Preventing Underage Drinking as a Community Member
As a community member, your role in preventing underage drinking is just as important as that of parents and guardians. If you suspect that people under 21 may be involved in underage drinking, that an adult is providing alcohol to an underage drinker or that a retailer is selling to underage persons,
please contact our tip line, 1-888-207-0702.
Dangers of Underage Drinking/Statistics
Many drink alcohol as a way to show independence, to deal with stress and to fit in without recognizing the dangers it can place on your life. The National Institute on Alcohol Abuse and Alcoholism recognizes that underage drinking can cause the following range of risks and negative consequences:
- Impairs judgement
- Interferes with brain development
- Increases the risk of physical and sexual assault
- Increases the risk of alcohol problems later in life
- Can lead to other behavioral and drug related problems
In a recent survey of Cleveland County students:
reported they use alcohol at home or at a friend’s house
reported using alcohol in the past year
reported alcohol was available when parents were not home
reported alcohol is “fairly or very easy to get”
reported alcohol was available when parents were not monitoring
reported they steal alcohol from parents
Source: Pride Survey, March 2015, grades 9 and 12
How Underage Drinkers Get Alcohol
Steal from Store – 3%
Store Sell to Them – 6%
Buy Using Fake ID – 7%
Get Stranger to Buy – 9%
Parents Buy – 10%
Steal From Parents – 22%
Older Siblings Buy for Them – 43%
Legal Consequences of Providing Alcohol to someone under 21
Many underage drinkers admit that it is very easy to obtain alcohol without actually paying for it. They obtain it from older friends, friends’ parents and even from their own homes. If you provide an underage person with alcohol, you are not only contributing to a greater public health problem, but you are breaking the law.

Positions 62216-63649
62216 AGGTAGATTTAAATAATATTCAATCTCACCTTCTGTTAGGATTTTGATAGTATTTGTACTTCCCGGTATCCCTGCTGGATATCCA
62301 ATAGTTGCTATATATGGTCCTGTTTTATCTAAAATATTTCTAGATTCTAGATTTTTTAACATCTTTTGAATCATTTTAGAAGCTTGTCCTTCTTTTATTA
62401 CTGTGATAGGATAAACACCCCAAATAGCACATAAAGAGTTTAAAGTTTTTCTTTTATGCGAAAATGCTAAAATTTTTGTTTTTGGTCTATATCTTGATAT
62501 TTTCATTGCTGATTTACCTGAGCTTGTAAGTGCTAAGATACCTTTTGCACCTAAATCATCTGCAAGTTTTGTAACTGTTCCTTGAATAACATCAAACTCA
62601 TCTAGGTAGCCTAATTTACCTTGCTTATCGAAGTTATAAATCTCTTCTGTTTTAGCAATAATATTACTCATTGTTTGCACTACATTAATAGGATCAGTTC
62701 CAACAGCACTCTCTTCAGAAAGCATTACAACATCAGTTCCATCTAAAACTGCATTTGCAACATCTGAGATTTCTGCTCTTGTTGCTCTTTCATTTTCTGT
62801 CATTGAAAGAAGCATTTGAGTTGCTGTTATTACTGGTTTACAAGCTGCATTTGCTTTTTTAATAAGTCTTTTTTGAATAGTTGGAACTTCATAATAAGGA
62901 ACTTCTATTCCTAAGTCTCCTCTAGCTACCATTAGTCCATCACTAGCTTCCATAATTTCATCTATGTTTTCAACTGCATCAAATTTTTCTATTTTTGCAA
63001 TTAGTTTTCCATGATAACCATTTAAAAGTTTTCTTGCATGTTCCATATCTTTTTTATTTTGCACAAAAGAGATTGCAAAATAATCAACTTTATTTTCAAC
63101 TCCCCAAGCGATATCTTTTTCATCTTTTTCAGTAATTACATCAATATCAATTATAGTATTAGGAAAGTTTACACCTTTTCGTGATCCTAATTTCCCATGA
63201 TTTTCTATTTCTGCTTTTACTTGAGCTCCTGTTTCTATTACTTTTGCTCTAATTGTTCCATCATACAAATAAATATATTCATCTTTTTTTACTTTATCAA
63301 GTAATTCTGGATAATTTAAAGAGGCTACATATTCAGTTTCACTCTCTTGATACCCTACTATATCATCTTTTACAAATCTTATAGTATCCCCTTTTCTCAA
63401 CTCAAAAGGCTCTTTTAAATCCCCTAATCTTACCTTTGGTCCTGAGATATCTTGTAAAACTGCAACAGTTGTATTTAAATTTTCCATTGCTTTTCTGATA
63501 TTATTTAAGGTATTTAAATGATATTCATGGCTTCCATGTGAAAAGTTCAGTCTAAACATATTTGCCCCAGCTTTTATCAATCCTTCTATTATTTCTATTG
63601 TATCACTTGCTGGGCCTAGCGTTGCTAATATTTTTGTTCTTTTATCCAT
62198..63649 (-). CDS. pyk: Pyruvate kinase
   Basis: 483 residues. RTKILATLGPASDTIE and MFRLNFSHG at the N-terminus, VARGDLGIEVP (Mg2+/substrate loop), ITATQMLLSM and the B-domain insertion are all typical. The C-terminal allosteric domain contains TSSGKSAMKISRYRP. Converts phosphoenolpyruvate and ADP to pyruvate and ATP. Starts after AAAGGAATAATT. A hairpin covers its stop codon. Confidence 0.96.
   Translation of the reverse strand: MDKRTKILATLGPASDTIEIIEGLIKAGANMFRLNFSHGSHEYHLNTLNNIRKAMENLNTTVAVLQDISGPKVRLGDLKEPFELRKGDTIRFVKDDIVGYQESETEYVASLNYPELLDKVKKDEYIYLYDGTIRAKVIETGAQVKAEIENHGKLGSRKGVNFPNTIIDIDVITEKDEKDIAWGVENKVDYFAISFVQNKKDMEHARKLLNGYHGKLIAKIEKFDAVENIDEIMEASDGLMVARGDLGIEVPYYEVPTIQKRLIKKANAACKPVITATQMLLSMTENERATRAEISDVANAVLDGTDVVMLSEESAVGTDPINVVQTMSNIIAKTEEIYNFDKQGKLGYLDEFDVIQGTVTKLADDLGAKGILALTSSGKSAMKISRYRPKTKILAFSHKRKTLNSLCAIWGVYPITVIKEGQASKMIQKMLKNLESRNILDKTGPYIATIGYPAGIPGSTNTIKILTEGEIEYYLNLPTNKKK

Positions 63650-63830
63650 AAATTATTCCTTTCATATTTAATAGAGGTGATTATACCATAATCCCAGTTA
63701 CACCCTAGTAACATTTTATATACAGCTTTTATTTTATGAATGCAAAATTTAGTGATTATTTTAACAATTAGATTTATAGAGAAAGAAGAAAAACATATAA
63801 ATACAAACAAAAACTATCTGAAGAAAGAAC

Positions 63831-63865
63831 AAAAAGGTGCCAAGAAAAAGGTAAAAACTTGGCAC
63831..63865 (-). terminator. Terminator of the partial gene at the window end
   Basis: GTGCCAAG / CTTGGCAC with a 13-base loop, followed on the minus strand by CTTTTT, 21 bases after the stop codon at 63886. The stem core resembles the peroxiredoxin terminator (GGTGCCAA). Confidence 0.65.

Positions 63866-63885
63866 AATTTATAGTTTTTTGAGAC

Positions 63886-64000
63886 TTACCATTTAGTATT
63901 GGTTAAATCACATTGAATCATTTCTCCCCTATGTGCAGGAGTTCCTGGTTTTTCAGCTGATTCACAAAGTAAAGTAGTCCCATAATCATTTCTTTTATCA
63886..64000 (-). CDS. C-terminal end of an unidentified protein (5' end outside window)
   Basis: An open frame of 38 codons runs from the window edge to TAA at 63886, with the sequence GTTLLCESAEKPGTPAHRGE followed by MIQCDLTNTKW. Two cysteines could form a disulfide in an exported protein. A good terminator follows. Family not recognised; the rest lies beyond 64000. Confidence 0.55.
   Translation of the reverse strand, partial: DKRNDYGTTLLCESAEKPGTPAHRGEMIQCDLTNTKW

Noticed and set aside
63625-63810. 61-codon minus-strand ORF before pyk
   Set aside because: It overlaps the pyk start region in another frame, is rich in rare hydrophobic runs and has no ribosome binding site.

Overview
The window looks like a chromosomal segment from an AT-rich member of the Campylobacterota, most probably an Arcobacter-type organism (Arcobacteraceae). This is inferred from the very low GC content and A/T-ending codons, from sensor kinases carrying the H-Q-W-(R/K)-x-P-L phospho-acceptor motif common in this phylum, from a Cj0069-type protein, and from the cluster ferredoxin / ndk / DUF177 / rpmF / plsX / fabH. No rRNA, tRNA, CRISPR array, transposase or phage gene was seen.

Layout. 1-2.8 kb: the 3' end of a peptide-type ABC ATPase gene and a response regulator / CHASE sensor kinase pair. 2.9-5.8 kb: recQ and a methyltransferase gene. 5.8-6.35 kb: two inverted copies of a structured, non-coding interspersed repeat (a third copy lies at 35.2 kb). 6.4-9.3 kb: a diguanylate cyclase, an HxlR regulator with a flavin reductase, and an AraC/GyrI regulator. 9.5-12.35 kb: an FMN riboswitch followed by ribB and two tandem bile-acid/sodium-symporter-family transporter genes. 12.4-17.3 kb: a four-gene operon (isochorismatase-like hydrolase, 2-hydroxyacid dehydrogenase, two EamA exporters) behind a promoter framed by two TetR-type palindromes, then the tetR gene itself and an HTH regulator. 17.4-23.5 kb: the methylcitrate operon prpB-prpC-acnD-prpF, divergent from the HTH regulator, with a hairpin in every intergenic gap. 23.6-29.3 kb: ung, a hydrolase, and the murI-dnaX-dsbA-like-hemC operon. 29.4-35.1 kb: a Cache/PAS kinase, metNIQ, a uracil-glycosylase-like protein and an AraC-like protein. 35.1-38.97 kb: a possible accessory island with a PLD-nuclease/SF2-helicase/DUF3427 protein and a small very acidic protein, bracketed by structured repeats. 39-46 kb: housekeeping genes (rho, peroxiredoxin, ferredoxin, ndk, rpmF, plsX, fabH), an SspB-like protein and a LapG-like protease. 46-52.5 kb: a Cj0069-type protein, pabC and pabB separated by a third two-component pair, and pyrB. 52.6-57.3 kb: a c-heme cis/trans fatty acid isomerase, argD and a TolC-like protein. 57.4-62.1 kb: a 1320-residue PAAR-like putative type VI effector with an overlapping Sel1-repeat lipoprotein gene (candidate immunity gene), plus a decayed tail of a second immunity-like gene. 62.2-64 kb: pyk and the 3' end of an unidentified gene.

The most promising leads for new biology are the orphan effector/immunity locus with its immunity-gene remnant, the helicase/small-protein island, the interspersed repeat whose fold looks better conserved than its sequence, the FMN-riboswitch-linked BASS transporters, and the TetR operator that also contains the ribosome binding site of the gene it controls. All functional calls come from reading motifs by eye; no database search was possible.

By supplying an underage drinker with alcohol, fines may add up to $2,000 and/or up to two years in jail. You could be charged with a felony if death or injury results.
If you are over the age of 21 and are charged with aiding and abetting, the charges may include:
- A minimum $500 fine
- Minimum 25 hours of community service
If you have been convicted of the same charge within the past 4 years, charges will increase to a minimum $1,000 fine and 150 hours of community service plus the revocation of your driver’s license
Shoulder Tap Surveys
As an adult 21 years of age or older, if you were approached by someone under the age of 21 in a convenient store parking lot and was asked to purchase alcohol for him/her, would you do it? If you answered, “no”—good choice! If you answered “maybe”, “yes” or “I don’t know”, you better think again!
You should NEVER purchase or provide alcohol to an underage drinker. Not only is it dangerous for a person under the age of 21 to consume alcohol due to numerous health and safety risks, but it is also ILLEGAL! Furthermore, that young person you just agreed to purchase alcohol for may be working as an undercover decoy for law enforcement as part of a shoulder tap survey.
As part of an initiative of the Cleveland County Substance Abuse Prevention Coalition to reduce youth access to alcohol, local law enforcement officers are conducting Shoulder Tap Surveys. During these surveys, officers work with young people under the age of 21 to ask adults in local convenient and grocery store parking lots to purchase alcohol for them. If the adult agrees to purchase alcohol for the underage youth, they are immediately greeted by a law enforcement officer. The officer then explains the legal consequences the customer could face for purchasing alcohol for an underage drinker. While at this time officers are not citing customers for agreeing to purchase, there are plans to move to citations/criminal charges in the future. For now, this is an opportunity to educate parents and other adults about the importance of never purchasing and providing alcohol to underage drinkers.
If you help an underage person buy alcohol, you could:
- • Face fines up to $2,000
- • Serve 150 hours of community service and/or up to two years in jail
You may charged with a felony if death or injury occur as a result
So the question is now posed again, “If you were approached by someone under the age of 21 in a convenient store parking lot and was asked to purchase alcohol for him/her, would you do it?” Hopefully, now your answer is “no” if it wasn’t the first time. By refusing to purchase alcohol for an underage drinker you could save a life and save yourself from legal consequences!